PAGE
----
When a man is ordained a priest (or consecrated a bishop) in the ACC he is asked a number of questions-this is an important preliminary part of the Ordination Service. One of the questions is as follows: "Are you persuaded that the Holy Scriptures contain all Doctrine necessary for eternal salvation through faith in Jesus Christ? And are you determined, out of the said Scriptures to instruct the people committed to your charge; and to teach nothing as necessary to eternal salvation but that which you shall be persuaded may be concluded and proved by the Scripture?" This question needs to be studied carefully. The candidate is not being asked whether the Bible is the source of eternal salvation, but whether the Bible leads to saving faith in Jesus Christ and whether he will teach his people accordingly.
Our Lord insisted upon this point himself. In reply to his critics (St. John 5:39,40) Jesus said: "Search the Scriptures; for in them ye think ye have eternal life: and they are they which testify of me. And ye will not come to me, that ye might have life". Behind the Scriptures stands an even greater reality-Jesus, the incarnate Son of God, God the Word (see St. John 1:1), the one who in his life and ministry on earth reveals the Holy Trinity. Earlier in the same chapter of St John's Gospel (which should be read as a whole and studied carefully) Jesus says of himself: "For as the Father hath life in himself; so hath he given to the Son to have life in himself".
We have here a pattern of priorities. First comes REVELATION-that is God, in his love for us, is prepared to show us himself in a way we can understand-this knowledge leads us towards eternal salvation. This revelation is fulfilled perfectly in Jesus Christ, who shows us what God is truly like because he is himself God in human form. We learn from him that eternal salvation is not just a matter of correct knowledge about God, but comes from sharing the LIFE of God through his Son, Jesus. The SCRIPTURES record faithfully the history of revelation, leading to eternal salvation through participating in the LIFE-the resurrection LIFE-of Jesus. The Scriptures, as St. Paul tells Timothy, ".. are able to make thee wise unto salvation through faith which is in Christ Jesus." These words are, of course, the same ones used in the Ordination Service.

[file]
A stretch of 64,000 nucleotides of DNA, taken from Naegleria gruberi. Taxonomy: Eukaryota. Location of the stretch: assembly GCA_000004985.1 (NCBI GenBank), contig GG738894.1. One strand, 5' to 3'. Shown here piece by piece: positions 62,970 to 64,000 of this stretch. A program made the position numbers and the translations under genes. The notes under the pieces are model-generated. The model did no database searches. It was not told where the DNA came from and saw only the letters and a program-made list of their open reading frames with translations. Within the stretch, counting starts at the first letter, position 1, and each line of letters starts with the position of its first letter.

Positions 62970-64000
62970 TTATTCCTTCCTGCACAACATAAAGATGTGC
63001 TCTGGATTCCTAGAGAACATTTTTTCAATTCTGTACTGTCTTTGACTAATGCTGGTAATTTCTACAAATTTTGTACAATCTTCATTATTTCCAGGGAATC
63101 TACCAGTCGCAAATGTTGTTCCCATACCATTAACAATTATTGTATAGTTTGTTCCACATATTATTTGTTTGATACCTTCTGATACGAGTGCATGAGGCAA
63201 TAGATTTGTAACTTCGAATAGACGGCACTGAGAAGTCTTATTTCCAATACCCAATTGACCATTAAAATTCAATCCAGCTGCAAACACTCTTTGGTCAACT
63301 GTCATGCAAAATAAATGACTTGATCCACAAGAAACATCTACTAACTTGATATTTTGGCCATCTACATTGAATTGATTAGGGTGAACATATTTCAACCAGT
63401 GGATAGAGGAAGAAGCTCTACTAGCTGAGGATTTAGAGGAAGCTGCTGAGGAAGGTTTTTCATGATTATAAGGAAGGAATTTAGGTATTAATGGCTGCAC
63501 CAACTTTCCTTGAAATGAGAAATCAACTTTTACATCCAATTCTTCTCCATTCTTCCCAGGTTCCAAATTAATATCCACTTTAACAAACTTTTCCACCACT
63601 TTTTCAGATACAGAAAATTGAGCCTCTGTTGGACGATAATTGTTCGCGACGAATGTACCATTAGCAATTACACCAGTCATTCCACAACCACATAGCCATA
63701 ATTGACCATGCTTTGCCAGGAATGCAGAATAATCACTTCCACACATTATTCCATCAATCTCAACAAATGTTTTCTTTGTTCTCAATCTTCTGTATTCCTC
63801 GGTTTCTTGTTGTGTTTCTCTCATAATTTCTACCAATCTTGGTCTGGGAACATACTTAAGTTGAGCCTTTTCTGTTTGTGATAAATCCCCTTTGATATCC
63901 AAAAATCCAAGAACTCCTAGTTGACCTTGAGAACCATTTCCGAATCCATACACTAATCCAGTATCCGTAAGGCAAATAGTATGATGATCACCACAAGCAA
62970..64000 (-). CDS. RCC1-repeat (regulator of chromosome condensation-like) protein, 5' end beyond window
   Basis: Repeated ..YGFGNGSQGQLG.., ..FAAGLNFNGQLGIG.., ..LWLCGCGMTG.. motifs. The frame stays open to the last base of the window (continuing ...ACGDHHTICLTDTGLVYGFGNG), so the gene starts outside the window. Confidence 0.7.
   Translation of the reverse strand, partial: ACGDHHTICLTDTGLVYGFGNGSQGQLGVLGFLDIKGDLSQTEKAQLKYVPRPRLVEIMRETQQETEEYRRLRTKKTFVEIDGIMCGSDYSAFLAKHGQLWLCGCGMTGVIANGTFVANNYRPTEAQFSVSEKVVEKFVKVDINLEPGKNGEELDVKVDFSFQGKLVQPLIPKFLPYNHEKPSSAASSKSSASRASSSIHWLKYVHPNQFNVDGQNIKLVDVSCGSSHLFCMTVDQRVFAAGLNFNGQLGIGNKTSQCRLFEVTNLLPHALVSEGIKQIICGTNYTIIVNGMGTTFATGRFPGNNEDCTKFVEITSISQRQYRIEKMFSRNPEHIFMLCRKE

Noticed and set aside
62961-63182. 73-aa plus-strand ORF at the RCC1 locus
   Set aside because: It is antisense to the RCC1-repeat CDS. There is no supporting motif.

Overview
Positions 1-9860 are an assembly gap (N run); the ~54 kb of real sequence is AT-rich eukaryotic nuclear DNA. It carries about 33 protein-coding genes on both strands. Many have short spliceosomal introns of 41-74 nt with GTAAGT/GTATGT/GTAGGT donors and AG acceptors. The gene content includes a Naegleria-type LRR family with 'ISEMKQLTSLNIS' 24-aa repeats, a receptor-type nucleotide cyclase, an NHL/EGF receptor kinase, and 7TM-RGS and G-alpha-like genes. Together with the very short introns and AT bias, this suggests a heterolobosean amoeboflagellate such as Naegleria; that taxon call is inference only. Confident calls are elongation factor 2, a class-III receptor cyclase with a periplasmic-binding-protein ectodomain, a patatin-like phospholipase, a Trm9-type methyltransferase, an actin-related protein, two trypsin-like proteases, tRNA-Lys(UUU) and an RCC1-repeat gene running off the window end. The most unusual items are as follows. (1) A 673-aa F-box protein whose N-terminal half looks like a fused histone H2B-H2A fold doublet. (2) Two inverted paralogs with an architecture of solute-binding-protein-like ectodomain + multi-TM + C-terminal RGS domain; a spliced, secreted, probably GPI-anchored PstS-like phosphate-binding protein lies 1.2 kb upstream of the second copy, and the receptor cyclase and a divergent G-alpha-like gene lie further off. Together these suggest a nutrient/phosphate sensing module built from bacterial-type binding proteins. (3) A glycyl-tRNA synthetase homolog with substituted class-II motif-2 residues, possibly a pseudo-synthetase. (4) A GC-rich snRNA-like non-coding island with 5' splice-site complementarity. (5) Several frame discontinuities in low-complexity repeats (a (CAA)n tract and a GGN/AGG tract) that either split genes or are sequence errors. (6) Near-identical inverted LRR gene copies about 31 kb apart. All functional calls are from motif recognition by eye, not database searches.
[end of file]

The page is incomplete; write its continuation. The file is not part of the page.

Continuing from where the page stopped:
The Ordination Service says that Holy Scripture contains '.. all Doctrine required as necessary for eternal salvation ...' What is meant by 'necessary'? In Acts16 (verse 16 onwards) we read how St. Paul stopped the 'Keeper of the Prison' at Philippi from committing suicide-when the man thought his prisoners had escaped. The man asked, "What must I do to be saved?" Paul told him "Believe of the Lord Jesus Christ" After receiving further instruction the man was baptised, 'he and all his'. The first 'necessary' thing was to point to the source of salvation -the Lord Jesus Christ. The next necessary thing was to give further directions. The third necessary thing was to set the man on the way-by baptising him and thereby incorporating him into the Life of Christ. Some time later, St. Paul wrote a letter to the Church at Philippi giving further teaching-this letter has itself become part of the Holy Scriptures. Necessary Doctrine must focus on the Saviour himself. Christ is the necessary location; the preaching of the Gospel gives the first directions; the Scriptures provide a clear map; but the journey, which begins at Baptism, is the reality.